Permit applicant - review of a decision

As a permit applicant you can apply to VCAT to review a decision by a responsible authority – usually a council:

  • to refuse to grant a permit under section 77, Planning and Environment Act 1987
  • to impose conditions on a permit that are unacceptable to you under section 80, Planning and Environment Act 1987.

You can also apply to VCAT for a decision on your permit application if the responsible authority fails to decide your application within the prescribed time. Make these applications under section 79, Planning and Environment Act 1987.

VicSmart is a streamlined assessment process for straightforward planning permit applications. The permit applicant is eligible to apply to VCAT for the review of a decision of the responsible authority in the same way as any other planning permit application is eligible for review. VicSmart application has its own application form.

Joint applications

The Victorian Civil and Administrative Tribunal Act 1998 allows two or more persons entitled to make an application to VCAT to make a joint application. The guidelines for making joint applications explain what is involved in a joint application and also identify circumstances where the Principal Registrar is likely to determine that a joint application should be treated as if it were a number of separate applications.

Time limits

Time limits apply for this type of application. You must apply to VCAT within:

  • 60 days of notice of decision to refuse a permit or
  • 60 days of the permit or notice of decision to grant a permit when the proposed conditions are unacceptable.

You can apply if the responsible authority does not decide your application within the prescribed time once the time has elapsed. However, the prescribed 60-day time limit is not continuous, the time clock is paused at various stages during the permit application process. Use our elapsed time calculator to confirm that 60 days has elapsed before you apply.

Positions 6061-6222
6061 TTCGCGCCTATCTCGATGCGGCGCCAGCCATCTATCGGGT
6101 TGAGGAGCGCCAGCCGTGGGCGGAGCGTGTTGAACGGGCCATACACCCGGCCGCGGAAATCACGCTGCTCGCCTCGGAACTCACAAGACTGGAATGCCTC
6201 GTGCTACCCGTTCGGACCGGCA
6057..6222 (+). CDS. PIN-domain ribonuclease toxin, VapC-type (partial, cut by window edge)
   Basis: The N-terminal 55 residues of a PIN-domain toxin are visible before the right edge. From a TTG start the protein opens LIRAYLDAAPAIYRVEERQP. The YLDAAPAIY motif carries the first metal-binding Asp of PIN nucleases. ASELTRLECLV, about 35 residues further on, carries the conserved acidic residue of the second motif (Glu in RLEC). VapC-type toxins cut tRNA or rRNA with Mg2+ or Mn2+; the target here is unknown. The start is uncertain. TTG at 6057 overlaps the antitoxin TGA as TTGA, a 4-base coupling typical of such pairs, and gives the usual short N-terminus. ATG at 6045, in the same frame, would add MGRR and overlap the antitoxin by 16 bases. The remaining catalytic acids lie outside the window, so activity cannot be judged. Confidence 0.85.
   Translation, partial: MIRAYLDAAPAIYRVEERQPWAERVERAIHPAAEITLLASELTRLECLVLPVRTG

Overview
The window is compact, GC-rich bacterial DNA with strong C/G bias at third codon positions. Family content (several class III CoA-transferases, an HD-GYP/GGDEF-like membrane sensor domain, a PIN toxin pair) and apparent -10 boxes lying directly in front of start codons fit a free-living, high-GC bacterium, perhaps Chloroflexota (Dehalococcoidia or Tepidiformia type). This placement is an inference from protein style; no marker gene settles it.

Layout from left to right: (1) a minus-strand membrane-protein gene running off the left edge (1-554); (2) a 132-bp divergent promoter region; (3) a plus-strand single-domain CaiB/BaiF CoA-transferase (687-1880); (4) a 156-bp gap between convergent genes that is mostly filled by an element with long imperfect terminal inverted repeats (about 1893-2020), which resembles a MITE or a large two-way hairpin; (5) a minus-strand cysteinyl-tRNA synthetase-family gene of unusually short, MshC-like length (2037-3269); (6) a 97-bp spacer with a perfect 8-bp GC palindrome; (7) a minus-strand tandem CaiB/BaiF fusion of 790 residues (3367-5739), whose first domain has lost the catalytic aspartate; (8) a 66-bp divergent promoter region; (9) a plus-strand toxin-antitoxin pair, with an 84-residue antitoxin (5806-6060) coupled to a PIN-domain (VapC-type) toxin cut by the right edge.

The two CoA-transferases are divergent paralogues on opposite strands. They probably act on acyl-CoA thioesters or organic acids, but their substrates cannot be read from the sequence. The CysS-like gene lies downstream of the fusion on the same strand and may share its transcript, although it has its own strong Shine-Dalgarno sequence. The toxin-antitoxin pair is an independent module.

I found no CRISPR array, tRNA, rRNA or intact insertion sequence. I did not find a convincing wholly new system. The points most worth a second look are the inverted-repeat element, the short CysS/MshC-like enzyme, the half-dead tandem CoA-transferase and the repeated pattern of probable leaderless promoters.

You can apply to VCAT for more time to lodge an application, by submitting the application for an extension of time form. Read more about time limits.

Extension of time to apply

Under section 126 of the Victorian Civil and Administrative Tribunal Act 1998, VCAT can extend the time to apply. We can extend the time by which you must make an application to VCAT – if it is reasonable to do so and if extending time would not cause any prejudice or detriment to a party or potential party that cannot be remedied by an appropriate order for costs or damages.

Complete and submit the Application for an extension of time form to apply for more time to lodge an application.

Need help with your application?

VCAT cannot give you legal advice. Seek legal help if you are unsure about your legal options. The following services may be able to help you:

Do I need a lawyer or professional representative?

You may have a legal or other professional representation to appear at VCAT (such as a lawyer, town planner, relative, or some other person). In Planning and Environment cases you do not need to have VCAT's permission to be represented.

Find free or low-cost legal services that may be able to assist you.